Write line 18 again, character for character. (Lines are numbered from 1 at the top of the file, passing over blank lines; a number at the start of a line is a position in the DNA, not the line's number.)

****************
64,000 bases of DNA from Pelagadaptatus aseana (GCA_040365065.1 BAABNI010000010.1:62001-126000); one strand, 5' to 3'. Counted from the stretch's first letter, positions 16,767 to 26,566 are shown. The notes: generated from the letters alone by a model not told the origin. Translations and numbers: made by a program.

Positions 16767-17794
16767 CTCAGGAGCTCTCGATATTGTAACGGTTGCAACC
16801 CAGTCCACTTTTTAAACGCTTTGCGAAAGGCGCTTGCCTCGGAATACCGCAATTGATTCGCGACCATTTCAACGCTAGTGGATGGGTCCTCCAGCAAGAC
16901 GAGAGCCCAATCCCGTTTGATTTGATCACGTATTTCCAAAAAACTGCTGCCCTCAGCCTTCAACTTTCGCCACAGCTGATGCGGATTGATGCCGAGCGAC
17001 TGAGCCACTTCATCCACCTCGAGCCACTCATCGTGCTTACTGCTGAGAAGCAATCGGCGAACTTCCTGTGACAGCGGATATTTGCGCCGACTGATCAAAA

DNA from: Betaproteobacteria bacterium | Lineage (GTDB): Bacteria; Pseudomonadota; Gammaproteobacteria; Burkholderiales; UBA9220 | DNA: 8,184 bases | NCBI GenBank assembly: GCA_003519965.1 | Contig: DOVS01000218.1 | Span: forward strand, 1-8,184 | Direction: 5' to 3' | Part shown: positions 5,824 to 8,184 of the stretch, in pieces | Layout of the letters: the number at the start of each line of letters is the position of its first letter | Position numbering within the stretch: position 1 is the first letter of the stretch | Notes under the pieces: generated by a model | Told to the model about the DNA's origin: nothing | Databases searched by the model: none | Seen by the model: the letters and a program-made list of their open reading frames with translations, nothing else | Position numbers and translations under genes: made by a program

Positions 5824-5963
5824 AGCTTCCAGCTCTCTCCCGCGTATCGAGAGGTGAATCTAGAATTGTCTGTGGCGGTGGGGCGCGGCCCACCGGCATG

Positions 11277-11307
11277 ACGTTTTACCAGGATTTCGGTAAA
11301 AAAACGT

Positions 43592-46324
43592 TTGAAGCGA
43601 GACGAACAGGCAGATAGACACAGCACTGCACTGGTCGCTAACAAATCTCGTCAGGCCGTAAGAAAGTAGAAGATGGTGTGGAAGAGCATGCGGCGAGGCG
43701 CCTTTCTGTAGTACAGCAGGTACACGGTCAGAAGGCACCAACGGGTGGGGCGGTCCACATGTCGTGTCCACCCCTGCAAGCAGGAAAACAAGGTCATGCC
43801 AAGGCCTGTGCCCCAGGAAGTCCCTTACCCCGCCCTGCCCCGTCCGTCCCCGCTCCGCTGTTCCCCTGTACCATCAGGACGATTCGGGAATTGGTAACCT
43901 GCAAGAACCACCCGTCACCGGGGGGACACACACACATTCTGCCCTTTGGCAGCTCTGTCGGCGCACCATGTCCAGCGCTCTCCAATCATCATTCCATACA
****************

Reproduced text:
43901 GCAAGAACCACCCGTCACCGGGGGGACACACACACATTCTGCCCTTTGGCAGCTCTGTCGGCGCACCATGTCCAGCGCTCTCCAATCATCATTCCATACA